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‘X-Men’s’ Michael Fassbender On His Magnetic Role

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‘X-Men’s’ Michael Fassbender On His Magnetic Role Empty ‘X-Men’s’ Michael Fassbender On His Magnetic Role

Post by Admin on Sun May 29, 2011 10:28 pm

‘X-Men’s’ Michael Fassbender On His Magnetic Role
Posted by moviedownloadz On May 29th, 2011

About to hit theaters, X-Men: First Class is a prequel to previous X-Men blockbusters, based on characters from Marvel Comics born with an X-factor gene mutation that gives them special powers. Host Scott Simon speaks to actor Michael Fassbender, who plays Magneto in the new movie.

Copyright © 2011 National Public Radio®. For personal, noncommercial use only. See Terms of Use. For other uses, prior permission required.


“X-Men: First Class” is about to hit the theaters. It’s a prequel to the previous X-Men blockbusters, based on characters from Marvel Comics who were born with an X-factor gene mutation who have extra powers. Sure, they save the world every now and then, but will humanity ever truly accept superheroes with mutant genes?

Much of the action in “X-Men: First Class” goes back to the Cuban missile crisis in 1962, when the X-Men heroes and heroines try to defuse the standoff between Soviet and U.S. gunboats. But a character named Magneto tells the professor who’s trained them that in the end, the Soviets and Americans are their true adversaries.

(Soundbite of movie, “X-Men: First Class”)

Mr. MICHAEL FASSBENDER (Actor): (as Magneto) The real enemy is out there. I feel their guns moving in the water targeting us. Go ahead, Charles. Tell me I’m wrong.

SIMON: That’s Michael Fassbender as Magneto, one of the original X-Men mutants. He’s also played a valiant British spy in a Quentin Tarantino movie, and Irish hunger striker Bobby Sands. Joins us now from New York. Thanks so much for being with us.

Mr. FASSBENDER: Thanks for having me, Scott.

SIMON: Was it hard to get you to sign on for a major role in a major movie enterprise like this?

Mr. FASSBENDER: No. You know, I was looking to do a studio film. What really intrigued me about this particular one was that you’re dealing with the villain, if you like, in the piece as somebody that’s very ambivalent and there’s a lot of complexity to him. And there is cause for his feelings and his actions. Whether or not you agree with them is another thing.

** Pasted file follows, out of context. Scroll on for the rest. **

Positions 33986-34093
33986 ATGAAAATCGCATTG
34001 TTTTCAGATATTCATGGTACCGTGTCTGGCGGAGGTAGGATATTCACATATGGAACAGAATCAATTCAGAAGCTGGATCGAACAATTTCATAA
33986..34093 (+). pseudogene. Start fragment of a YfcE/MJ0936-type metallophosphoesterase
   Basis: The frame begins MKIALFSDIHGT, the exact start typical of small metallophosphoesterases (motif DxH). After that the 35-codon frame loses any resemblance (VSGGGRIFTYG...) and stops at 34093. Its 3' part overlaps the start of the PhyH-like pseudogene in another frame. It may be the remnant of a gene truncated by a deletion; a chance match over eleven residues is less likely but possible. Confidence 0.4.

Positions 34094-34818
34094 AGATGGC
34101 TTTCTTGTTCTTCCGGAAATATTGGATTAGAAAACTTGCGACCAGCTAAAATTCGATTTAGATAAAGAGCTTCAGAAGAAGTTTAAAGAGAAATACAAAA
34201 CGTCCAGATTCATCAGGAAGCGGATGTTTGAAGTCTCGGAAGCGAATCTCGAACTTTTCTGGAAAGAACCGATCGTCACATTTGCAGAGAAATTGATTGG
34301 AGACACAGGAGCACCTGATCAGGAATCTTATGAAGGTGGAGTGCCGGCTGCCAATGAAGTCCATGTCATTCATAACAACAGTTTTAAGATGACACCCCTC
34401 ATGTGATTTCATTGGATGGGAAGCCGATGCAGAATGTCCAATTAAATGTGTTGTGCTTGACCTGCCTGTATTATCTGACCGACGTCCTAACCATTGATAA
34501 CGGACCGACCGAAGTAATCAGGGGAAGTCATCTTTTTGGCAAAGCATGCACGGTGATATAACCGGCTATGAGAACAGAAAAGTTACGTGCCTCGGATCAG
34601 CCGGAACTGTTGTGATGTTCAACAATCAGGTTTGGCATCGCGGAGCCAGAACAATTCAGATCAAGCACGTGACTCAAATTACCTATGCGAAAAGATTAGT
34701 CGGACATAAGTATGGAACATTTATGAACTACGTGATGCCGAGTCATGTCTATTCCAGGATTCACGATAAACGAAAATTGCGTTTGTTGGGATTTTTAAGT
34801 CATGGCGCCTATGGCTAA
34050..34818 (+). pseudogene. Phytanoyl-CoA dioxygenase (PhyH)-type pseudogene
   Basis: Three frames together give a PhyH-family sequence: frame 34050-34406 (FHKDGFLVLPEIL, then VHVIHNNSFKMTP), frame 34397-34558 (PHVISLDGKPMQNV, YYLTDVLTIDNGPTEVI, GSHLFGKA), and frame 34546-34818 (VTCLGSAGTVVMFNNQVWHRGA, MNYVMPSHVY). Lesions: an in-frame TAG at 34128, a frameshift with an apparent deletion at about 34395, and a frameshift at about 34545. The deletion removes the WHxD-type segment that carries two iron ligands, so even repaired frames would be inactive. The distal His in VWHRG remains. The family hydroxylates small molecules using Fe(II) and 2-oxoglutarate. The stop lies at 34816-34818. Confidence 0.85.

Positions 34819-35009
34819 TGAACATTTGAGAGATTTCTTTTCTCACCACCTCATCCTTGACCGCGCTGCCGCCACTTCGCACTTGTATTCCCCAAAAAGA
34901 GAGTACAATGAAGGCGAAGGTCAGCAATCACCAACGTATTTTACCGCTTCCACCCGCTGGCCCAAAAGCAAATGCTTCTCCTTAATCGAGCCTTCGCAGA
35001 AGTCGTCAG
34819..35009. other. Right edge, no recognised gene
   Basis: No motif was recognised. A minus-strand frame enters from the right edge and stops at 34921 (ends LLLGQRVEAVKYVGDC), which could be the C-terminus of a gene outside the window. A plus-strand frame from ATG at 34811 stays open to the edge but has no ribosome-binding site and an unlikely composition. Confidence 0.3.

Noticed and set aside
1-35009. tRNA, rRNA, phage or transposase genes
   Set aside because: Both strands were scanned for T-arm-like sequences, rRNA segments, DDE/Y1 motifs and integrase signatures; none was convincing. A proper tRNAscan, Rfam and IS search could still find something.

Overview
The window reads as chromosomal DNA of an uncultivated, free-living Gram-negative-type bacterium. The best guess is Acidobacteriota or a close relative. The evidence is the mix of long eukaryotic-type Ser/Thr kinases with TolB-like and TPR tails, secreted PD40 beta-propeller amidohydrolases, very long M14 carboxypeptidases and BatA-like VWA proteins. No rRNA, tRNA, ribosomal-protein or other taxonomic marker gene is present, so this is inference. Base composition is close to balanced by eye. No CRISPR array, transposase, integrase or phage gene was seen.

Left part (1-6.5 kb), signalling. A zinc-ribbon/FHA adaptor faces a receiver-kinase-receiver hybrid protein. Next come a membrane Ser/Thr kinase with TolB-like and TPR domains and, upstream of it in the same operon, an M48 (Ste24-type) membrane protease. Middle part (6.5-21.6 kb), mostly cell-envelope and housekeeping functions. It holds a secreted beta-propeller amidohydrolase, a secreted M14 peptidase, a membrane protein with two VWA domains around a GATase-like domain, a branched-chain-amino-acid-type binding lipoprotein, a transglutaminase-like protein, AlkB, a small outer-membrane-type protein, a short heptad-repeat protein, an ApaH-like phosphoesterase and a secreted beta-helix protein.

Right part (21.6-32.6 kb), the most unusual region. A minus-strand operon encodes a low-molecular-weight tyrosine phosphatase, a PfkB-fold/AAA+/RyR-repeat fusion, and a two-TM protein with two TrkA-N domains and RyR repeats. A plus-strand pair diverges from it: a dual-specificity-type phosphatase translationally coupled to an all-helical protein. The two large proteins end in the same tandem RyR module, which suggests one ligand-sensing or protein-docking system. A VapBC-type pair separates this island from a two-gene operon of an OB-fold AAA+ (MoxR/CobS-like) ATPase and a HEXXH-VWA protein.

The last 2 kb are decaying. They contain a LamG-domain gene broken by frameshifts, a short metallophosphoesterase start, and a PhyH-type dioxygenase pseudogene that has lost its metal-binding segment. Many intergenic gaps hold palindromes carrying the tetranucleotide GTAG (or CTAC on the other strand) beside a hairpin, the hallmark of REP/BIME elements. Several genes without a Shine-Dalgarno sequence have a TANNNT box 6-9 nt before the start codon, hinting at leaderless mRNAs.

That’s much more entertaining me for an actor and much more entertaining for me an audience member.

SIMON: The film actually begins very sympathetically. This one opens in a concentration camp and the young man who becomes Magneto, a young man named Erik Lensherr, sees his mother being dragged away in a concentration camp and he discovers then he has these extraordinary magnetic powers that pop open the gate. And this informs the rest of his life, doesn’t it?

Mr. FASSBENDER: It does, yeah. And, you know, I like that idea of when we meet him he’s very much that sort of lone wolf.

SIMON: Mr. Fassbender, how much do you feel you need to know about a character’s back story to be able to utter lines in the present?

Mr. FASSBENDER: Well, for me, it’s always something that I will do. If there isn’t a biography available that’s my job to go away and write it. And what as great about this is there was just such a wealth of information. I mean, I was really spoiled.

SIMON: What is it like to be an actor in a film like this that has such extraordinary special effects? You stop nuclear missiles in mid-flight:

(Soundbite of missile flying)

SIMON: Forgive me, your character does.

Mr. FASSBENDER: Piece of cake, dude.

(Soundbite of laughter)

SIMON: Yeah.

Mr. FASSBENDER: Yeah, you know, you just have to really kind of throw yourself into it and I say, you know, sort of unleash the sort of nine-year-old within and just enjoy it. You know, and if you don’t fully commit to these things then you really are going to have egg on your face, I think.

SIMON: As far as you’re concerned, there’s a message in “X-Men.”

Mr. FASSBENDER: Yeah. It’s not really about mutants; it’s about humanity. You know, and I think it’s about, I mean, the human race. We’re an absolutely destructive race. It seems that we can’t seem to get beyond this level of tribalism that has been around for thousands of years. Anything we fear we tend to destroy.

SIMON: You’ve got a big film scheduled later this year, “A Dangerous Method” -Viggo Mortensen and Sigmund Freud – and you portray Carl Jung. If you’re going to play Carl Jung, you have to know what he said and what he did. You just can’t know what’s in the script?

Mr. FASSBENDER: Definitely. You try and get as much information as you can. If the character exists, just sort of like, you know, these comic books, whatever material’s available you eat it up. It’s interesting with the Jung beliefs. I don’t know if I believe. There’s elements in both sort of the Freud camp and Jung’s that I can see the worth of.

But I think, you know, nowadays especially this idea of this sort of individual, I think, has got totally blown out of proportion. We’ve kind of become very obsessed about that and I don’t think it’s very healthy. I think we need to be thinking more along the sort of collective.

SIMON: I’ve read a lot of publicity about you which dotes on the fact that you haven’t gone Hollywood. That you still live in, while I’m sure it’s not modest as we might think of it, but you’re a London guy.

Mr. FASSBENDER: You’d be surprised, yeah.

SIMON: You’re a neighborhood London guy.

Mr. FASSBENDER: Yeah, you know, I am. I’m very happy there. It took me a while to really get to love London and actually took me a while just to get to like it, to be honest. I was at drama school, I had no money. It’s a super expensive place and, you know, a lonely place as well. You know, everybody’s sort of in their routine and going about their business. But, you know, I’ve come to love it.

And there’s nothing against Hollywood or Los Angeles but for me I just don’t find that I feel very creative there or get inspired. A lot of the time is spent in the car and I like to walk, you know, in the streets among people. And also the idea of any town, you know, revolving around one industry, I’m not so sure. It’s like going to a dinner party every night where everybody’s, like, a lawyer or everybody’s an accountant or everybody’s an actor. After a while, you know, you kind of get sick of talking about the same stuff.